Funded Research

National Endowment for the Humanities, Sanskrit Lexical Sources: Digital Synthesis and Revision (HG-50022-10), 1 July 2009 - 30 June 2013, $177,872. In collaboration with Thomas Malten at the University of Cologne, granted 111,500€ by the Deutsche Forschungsgemeinschaft (DFG).

National Endowment for the Humanities, Enhancing Access to Primary Cultural Heritage Materials of India: Integrating images of literary sources with machine-readable texts, lexical resources, linguistic software, and the web (PW50408), 1 July 2009 - 30 December 2011, $301,540.

National Science Foundation, International Digital Sanskrit Library Integration, 1 January 2006 - 30 December 2008, $225,428.00 ($64,152.00 year one, $77,179.00 year two, and $84, 097 year three).

National Science Foundation, International Digital Sanskrit Library Integration Supplement, 1 September 2008 - 30 June 2009, Principal Investigator, $10,906.

National Science Foundation, International Digital Sanskrit Library Integration Supplement: Transcoding, 5 September - 30 December 2009, Principal Investigator, $11,016.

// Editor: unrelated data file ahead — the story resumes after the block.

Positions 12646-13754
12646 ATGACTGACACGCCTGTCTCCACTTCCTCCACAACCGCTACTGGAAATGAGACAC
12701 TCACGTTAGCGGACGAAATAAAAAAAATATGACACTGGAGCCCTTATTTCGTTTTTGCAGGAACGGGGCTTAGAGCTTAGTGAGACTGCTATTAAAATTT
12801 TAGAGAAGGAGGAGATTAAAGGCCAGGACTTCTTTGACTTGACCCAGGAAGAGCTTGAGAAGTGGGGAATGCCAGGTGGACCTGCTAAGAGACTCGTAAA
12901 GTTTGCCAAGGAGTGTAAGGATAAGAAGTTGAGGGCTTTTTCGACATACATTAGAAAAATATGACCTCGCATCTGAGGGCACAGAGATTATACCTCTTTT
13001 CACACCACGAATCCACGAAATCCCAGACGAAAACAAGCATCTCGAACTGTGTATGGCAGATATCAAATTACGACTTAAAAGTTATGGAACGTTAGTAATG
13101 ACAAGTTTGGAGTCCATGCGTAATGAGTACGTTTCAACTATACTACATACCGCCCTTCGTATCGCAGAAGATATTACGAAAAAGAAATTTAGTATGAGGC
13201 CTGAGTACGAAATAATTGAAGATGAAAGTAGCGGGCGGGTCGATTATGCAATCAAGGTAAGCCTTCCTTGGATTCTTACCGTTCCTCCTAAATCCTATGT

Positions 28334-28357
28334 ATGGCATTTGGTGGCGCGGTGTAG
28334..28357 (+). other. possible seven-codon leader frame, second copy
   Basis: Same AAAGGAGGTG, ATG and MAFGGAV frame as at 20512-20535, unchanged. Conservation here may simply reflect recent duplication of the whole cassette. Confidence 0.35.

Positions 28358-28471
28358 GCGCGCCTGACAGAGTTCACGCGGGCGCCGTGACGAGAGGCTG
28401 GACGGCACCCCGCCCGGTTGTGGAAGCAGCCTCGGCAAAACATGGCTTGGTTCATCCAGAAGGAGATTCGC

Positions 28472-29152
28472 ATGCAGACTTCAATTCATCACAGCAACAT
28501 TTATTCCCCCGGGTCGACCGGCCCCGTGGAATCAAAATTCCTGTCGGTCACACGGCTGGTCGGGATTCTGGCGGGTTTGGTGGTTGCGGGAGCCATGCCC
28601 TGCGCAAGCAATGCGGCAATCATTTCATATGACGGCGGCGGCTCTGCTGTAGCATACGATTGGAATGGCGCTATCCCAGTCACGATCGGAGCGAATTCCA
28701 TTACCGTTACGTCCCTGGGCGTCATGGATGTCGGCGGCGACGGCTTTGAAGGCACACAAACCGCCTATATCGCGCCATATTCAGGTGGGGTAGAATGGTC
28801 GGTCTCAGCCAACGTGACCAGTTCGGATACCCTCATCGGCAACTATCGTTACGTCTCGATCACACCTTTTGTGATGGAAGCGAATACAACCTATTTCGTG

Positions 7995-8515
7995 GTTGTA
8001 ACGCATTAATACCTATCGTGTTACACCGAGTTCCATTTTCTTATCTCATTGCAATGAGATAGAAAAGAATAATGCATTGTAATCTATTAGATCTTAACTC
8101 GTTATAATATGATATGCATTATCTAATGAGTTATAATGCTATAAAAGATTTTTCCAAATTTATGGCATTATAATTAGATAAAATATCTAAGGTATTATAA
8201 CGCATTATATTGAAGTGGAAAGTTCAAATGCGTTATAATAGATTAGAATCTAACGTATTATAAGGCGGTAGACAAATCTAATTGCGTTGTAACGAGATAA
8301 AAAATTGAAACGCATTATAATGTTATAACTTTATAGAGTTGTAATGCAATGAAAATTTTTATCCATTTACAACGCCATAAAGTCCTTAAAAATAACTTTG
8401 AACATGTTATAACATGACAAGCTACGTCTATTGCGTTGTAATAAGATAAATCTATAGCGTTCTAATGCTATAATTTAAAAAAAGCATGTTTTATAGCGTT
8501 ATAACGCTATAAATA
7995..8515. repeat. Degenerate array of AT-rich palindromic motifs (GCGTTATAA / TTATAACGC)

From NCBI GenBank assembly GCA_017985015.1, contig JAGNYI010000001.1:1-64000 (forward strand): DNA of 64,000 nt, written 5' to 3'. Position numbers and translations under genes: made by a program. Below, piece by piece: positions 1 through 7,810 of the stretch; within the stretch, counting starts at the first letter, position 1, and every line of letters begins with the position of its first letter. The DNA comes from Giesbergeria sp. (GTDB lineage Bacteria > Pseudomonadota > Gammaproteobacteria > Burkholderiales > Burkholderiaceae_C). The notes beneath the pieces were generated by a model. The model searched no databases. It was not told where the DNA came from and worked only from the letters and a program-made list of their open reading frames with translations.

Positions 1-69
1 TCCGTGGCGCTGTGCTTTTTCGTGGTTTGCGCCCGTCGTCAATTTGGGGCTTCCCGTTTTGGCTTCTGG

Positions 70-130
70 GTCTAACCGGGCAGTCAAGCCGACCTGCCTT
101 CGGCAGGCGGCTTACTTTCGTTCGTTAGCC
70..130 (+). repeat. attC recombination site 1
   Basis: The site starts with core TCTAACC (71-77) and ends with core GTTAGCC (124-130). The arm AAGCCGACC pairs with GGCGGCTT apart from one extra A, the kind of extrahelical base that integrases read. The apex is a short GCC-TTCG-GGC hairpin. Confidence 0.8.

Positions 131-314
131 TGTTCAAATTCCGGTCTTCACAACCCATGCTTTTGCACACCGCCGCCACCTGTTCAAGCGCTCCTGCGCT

Consortium for Language Teaching and Learning, Ramopakhyana: The Story of Rama in the Mahabharata: An electronic book for the sequential unfoldment of knowledge, 10 April 1998-31 December 1999, $16,950.

American Philosophical Society, Vedarthadipika Manuscript Collection, 12 December 1998 - 22 January 1999, $5,829.80.

Consortium for Language Teaching and Learning, Kramapatha: A foreign language reader for the sequential unfoldment of knowledge: Sound and Indices, 1 January - 31 December 2000, $9,777.

Das Educational Foundation, A web-based dual language edition of the text of Purnabhadra's Pancatantra with Arthur W. Ryder's English translation, 1 January - 31 June 2000, $20,000.

Consortium for Language Teaching and Learning, A Digitized List of the Principal Parts of Sanskrit Verbs, Sanskrit, 1 June 2002 - 31 December 2002, $2,107.

Consortium for Language Teaching and Learning, Sanskrit Parser, Phase I: Nominal Forms Production, 1 June 2002 - 30 June 2003, $2,500.

Consortium for Language Teaching and Learning, Sanskrit Educational Software: Integrating linguistic programs into automated Sanskrit translation exercises, 1 January - 30 June 2005, $3,200.

Scholarly Technology Group, Brown University, Web-based Sanskrit Course, 2003-2005.

Salomon Grant, Dean of the College, Brown University, Pancatantra Audio Support, 2005-2006, $200.

Office of the Vice President of Research, Brown University, Tradition in Transition: Documenting Indian Festivals in America, 2005-2006, $3200.

Consortium for Language Teaching and Learning, Pancatantra Audio, 1 July 2006 - 30 June 2007, $2,700.

Web Links